In this bold, blunt talk, Jackson Katz points out that gender-violence issues are intrinsically men’s — and shows how these violent behaviors are tied to definitions of manhood. A clarion call for us all — women and men — to call out unacceptable behavior and be leaders of change.

Calling gender violence a women’s issue is part of the problem
  • It gives (some) men an excuse to not pay attention
  • Power and privilege often goes unexamined because it’s regarded as the “norm”
An exercise to examine our language in shifting away attention away from men
(From the work of feminist linguist: Julia Penelope)

John beat Mary
Mary was beaten by John
Mary was beaten
Marry was battered
Marry is a battered woman
This is an example of victim-blaming

What if we asked the right questions?

Don’t ask why are women facing these problems?
Ask why are so many men abuse physically, emotionally, verbally and other ways, the women, girls, men, and boys they claim to love? What’s going on with men?

Looking at the problem as a whole

The perpetrators aren’t monsters who crawl out of the swamps and come into town, abuse and then retreat into the darkness. That’s a naive notion.

Digging deeper

What are we learning from religious institutions?
What are we learning from sports culture?
What are we learning from porn culture?
What role does family structure play?
What role does Economics play?
What role do Race and ethnicity play?
How can we be transformative?
How can we Redefine manhood?
How can we do better with socialization of boys?

Killing the Messenger

Terms like man-hater and feminazi are designed to make women who are standing up for themselves, other women, as well as men and boys to sit down and shut up. (Special shoutout to the humans who haven’t been listening and are taking a leadership position on this issue)

Powerful Role that Men Can Play in Feminism

As men, we can say something that women can’t say; or even better said: We can be heard saying something that women often are not heard saying. We need more men that have the courage to stand up against injustice.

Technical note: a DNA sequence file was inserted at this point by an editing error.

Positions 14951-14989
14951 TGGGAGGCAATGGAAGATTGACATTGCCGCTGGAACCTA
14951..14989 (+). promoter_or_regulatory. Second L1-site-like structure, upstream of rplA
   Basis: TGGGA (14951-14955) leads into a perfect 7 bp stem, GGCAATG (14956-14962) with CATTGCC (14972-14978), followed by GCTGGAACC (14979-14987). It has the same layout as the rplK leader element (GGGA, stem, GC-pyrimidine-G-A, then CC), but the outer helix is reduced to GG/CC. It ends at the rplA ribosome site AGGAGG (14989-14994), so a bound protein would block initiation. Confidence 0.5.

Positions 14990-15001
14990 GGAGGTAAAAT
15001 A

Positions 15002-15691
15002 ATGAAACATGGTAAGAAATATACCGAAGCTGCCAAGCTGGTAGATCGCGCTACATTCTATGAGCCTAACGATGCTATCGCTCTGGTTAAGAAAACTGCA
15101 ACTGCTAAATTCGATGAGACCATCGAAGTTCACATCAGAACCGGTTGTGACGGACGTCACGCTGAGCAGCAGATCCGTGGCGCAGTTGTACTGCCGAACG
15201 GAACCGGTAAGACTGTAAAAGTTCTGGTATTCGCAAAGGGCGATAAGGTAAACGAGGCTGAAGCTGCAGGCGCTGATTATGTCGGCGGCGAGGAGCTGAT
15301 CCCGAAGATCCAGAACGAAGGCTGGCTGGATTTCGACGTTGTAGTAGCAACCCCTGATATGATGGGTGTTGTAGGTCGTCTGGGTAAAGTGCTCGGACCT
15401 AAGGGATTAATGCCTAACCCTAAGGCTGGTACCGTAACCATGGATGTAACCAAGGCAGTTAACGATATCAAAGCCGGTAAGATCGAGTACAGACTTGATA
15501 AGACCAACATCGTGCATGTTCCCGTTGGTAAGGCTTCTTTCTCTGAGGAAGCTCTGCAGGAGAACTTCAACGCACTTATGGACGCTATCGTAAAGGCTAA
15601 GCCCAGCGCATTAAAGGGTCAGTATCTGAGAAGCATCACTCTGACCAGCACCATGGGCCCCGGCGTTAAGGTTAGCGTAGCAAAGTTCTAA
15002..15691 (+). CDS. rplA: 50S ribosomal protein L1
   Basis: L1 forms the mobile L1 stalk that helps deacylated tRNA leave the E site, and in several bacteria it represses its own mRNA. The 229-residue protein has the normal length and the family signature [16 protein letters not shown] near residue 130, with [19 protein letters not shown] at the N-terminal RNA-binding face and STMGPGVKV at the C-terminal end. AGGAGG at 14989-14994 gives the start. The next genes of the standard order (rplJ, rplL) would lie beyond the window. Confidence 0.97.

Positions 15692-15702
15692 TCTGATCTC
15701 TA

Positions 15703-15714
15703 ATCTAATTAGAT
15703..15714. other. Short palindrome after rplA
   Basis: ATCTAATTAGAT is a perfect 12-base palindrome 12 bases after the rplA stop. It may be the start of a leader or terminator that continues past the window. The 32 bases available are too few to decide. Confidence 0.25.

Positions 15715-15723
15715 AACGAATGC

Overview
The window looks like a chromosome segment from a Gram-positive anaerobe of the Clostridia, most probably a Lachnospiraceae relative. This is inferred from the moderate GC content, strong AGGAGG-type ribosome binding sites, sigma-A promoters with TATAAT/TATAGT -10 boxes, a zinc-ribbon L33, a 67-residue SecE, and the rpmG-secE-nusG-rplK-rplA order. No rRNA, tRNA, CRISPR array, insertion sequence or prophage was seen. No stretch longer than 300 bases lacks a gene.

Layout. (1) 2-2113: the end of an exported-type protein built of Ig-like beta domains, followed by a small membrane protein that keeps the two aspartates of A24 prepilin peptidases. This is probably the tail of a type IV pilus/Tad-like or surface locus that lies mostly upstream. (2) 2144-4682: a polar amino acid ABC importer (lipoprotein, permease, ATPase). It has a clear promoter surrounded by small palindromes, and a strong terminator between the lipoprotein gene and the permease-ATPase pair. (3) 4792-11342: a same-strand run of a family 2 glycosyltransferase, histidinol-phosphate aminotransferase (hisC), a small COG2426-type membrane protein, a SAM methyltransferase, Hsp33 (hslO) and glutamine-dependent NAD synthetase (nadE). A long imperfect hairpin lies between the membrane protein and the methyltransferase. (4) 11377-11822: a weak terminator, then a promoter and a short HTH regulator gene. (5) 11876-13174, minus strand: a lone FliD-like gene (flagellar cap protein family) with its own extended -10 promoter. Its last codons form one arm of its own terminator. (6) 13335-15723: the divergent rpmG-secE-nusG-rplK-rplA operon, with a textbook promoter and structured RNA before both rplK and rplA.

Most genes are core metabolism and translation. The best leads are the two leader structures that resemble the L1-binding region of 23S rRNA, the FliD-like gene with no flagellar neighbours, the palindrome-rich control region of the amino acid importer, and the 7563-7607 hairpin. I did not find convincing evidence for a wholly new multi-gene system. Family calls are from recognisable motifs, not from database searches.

Battle of the Sexes is Nonsense

Most of us have women we deeply care about in our lives. We need men to stand with women, not against them. We live in this world together. Feminism not only stands for bettering women’s lives but also the little boy who is profoundly hurt by an adult male being violent to his mom, his sister and often himself. It sounds obvious when you say it out loud; doesn’t it?

Bystander Approach

Instead of focusing on perpetrators and victims, focus on bystanders. Bystander is anyone in a given situation that is not the perpetrator or the victim. For example friends, colleagues, co-workers, family members, those of us that are not directly involved in the act of abuse, but interact with those that are. Specifically for men, the goal is to have men that are not abusive, challenge those that are. To be clear, abuse isn’t limited to a physical beating. Sexist comments during a poker game are abusive and need bystanders to say “That’s not funny.” Bystander approach aims to give bystanders tools to stand up against injustice.
Break the silence!

Leadership Issue

The responsibility of breaking this vicious system should not fall on the shoulders of a little boy, it should be with adult men with power. Adult men with power should be held accountable to take leadership roles on this issue.
Deeply caring is no longer enough. We need men with the courage, strength and moral integrity to break our complicit silence to stand up against injustice. We must stand with women and not against them. We owe this not only to women but also to ourselves and our sons.